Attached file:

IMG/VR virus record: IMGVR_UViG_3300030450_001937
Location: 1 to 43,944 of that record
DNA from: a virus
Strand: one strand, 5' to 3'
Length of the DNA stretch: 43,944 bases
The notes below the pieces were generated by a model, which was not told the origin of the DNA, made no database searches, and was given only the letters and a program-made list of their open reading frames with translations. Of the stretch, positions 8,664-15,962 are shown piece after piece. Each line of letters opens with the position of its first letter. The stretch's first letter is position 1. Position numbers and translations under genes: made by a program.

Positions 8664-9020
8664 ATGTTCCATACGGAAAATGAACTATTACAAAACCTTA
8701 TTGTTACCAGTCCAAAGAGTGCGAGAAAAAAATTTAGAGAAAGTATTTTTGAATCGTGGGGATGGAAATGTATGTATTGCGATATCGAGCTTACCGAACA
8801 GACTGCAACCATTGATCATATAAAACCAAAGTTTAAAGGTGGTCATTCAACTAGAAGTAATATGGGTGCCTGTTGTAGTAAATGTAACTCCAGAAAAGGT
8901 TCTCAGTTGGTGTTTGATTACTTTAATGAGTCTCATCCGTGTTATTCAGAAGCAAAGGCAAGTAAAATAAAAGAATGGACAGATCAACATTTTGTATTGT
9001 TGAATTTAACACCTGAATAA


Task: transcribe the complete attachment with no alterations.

IMG/VR virus record: IMGVR_UViG_3300030450_001937
Location: 1 to 43,944 of that record
DNA from: a virus
Strand: one strand, 5' to 3'
Length of the DNA stretch: 43,944 bases
The notes below the pieces were generated by a model, which was not told the origin of the DNA, made no database searches, and was given only the letters and a program-made list of their open reading frames with translations. Of the stretch, positions 8,664-15,962 are shown piece after piece. Each line of letters opens with the position of its first letter. The stretch's first letter is position 1. Position numbers and translations under genes: made by a program.

Positions 8664-9020
8664 ATGTTCCATACGGAAAATGAACTATTACAAAACCTTA
8701 TTGTTACCAGTCCAAAGAGTGCGAGAAAAAAATTTAGAGAAAGTATTTTTGAATCGTGGGGATGGAAATGTATGTATTGCGATATCGAGCTTACCGAACA
8801 GACTGCAACCATTGATCATATAAAACCAAAGTTTAAAGGTGGTCATTCAACTAGAAGTAATATGGGTGCCTGTTGTAGTAAATGTAACTCCAGAAAAGGT
8901 TCTCAGTTGGTGTTTGATTACTTTAATGAGTCTCATCCGTGTTATTCAGAAGCAAAGGCAAGTAAAATAAAAGAATGGACAGATCAACATTTTGTATTGT
9001 TGAATTTAACACCTGAATAA